FOR IMMEDIATE RELEASE
January 19, 2024
Rockville, MD – To facilitate remission, support long-term recovery, and save more lives of those affected by addiction, the American Society of Addiction Medicine (ASAM) today released a new Public Policy Statement on Government Strategies to Foster Ethical Addiction Treatment, with several recommendations for policymakers at all levels in America.
In its statement, ASAM outlines key steps that policymakers should take to address powerful economic, political, social, and other drivers that can undermine effective addiction treatment and perpetuate subquality treatment approaches, coercive strategies causing harm, fraudulent and abusive business practices, and excessive and unfair profit-seeking related to addiction treatment. Recognizing shortfalls in current approaches, ASAM calls for government adoption of long-term strategies that address persistent unethical practices and increase access to high quality addiction treatment services.
“As physicians we are taught to protect the individual patient-clinician relationship, obtain informed consent, and address social determinants of health – but unfortunately, we operate in an environment that can perpetuate unethical and harmful practices concerning one of America’s most vulnerable patient populations,” said Brian Hurley, MD, MBA, president of the American Society of Addiction Medicine (ASAM). “Today, we’re calling on policymakers to implement long-term strategies that promote high quality, evidence-based, and ethical addiction treatment.”
ASAM’s recommendations to government leaders include:
- Developing and regularly updating national model standards for state licensure of addiction treatment programs that meet the nationally recognized program standards in the most current edition of The ASAM Criteria;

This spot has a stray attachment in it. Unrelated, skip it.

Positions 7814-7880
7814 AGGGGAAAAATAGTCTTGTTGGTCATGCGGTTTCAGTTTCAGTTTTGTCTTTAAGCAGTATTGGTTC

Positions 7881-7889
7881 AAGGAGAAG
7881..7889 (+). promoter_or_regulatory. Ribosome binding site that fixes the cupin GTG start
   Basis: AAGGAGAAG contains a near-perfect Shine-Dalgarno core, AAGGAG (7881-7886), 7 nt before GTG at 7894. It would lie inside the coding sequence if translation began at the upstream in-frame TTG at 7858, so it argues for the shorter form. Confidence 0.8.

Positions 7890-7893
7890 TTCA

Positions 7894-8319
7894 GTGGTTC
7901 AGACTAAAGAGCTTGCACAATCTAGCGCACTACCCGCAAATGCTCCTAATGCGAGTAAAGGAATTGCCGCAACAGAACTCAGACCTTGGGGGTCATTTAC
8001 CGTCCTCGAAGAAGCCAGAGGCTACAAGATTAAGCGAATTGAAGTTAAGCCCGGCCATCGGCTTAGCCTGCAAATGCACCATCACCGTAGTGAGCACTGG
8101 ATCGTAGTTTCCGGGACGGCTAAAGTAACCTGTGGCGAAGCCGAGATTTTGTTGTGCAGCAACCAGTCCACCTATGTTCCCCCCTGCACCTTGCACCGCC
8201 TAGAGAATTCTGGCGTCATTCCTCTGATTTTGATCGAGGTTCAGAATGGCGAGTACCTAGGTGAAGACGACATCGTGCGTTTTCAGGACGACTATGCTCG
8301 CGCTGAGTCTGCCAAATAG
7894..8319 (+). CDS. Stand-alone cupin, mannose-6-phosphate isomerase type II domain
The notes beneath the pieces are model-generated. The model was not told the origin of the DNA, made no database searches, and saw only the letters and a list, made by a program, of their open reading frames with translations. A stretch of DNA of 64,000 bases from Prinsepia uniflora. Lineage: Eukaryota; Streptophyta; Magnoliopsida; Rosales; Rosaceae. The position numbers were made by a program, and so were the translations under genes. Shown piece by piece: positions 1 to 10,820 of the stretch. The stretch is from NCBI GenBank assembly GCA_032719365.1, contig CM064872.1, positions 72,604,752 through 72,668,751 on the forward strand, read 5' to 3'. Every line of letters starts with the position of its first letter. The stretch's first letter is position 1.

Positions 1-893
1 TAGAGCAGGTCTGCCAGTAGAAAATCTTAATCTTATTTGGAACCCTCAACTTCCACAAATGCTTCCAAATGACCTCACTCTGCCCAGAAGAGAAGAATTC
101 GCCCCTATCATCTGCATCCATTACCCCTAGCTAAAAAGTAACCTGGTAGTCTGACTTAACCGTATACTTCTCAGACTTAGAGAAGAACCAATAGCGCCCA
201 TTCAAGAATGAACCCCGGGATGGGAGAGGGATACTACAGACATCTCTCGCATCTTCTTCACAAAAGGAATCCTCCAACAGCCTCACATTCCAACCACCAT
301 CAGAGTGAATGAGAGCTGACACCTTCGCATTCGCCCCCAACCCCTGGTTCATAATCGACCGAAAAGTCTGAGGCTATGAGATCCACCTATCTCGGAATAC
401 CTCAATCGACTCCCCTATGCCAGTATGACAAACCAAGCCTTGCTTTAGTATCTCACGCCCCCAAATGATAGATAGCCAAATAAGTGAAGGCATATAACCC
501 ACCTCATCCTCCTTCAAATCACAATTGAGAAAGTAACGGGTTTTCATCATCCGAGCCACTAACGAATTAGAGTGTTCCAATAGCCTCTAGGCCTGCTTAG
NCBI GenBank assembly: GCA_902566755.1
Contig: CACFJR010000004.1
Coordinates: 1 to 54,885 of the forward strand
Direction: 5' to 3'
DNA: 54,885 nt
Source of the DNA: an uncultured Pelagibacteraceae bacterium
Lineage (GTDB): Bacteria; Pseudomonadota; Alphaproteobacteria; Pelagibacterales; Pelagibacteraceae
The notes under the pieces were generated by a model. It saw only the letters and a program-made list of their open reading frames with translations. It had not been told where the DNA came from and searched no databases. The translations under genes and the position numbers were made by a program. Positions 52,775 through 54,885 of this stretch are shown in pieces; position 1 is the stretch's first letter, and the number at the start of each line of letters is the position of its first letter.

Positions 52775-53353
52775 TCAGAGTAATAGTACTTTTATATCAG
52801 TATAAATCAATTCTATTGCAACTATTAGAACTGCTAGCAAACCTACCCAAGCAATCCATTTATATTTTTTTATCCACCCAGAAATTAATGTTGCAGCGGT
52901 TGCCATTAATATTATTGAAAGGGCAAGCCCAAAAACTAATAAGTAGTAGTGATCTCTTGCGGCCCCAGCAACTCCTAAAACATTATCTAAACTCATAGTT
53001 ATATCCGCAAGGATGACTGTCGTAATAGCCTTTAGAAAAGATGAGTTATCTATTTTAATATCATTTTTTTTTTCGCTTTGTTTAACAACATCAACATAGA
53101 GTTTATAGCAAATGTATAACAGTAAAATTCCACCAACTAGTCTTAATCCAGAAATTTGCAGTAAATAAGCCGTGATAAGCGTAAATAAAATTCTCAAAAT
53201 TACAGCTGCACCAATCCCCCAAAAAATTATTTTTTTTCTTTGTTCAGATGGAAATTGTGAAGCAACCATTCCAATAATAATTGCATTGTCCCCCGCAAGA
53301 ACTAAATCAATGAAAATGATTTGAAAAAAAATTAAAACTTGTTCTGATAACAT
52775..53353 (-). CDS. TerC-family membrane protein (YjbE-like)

- Providing resources to help establish a core set of performance measures in addiction treatment, for the purpose of national endorsement and use;
- Funding research on the role and efficacy of coercive strategies in addiction treatment that consist of social controls aimed at causing a person to take a prescribed action using force or threats, which includes patient perceptions and experiences and the impact of such social controls on their motivation, interest, and intent to pursue and engage in addiction treatment;
- Establishing confidential mechanisms to investigate reports of unethical practices involving addiction care;
- Ensuring fair and truthful advertising for addiction treatment programs on the internet, encouraging internet search engines to work with addiction treatment stakeholders to ensure that certification fee scales for participation in internet advertising are not unfairly prohibitive, and ensuring certifiers have well-established accreditation and certification standards; and
- Facilitating and incentivizing addiction clinicians and treatment programs to accept public and commercial insurance.
Expanding access to evidence-based treatment is critical at a time when addiction has become one of the country’s most challenging public health crises. Almost one in five individuals had a substance use disorder in 2022, and nearly one in three Americans will meet criteria for alcohol use disorder during their lifetimes. As billions of dollars flow into American communities from opioid litigation settlements and from state, federal, and local governments, it is essential to align policies with ethical practices to ensure the money is being spent wisely and effectively.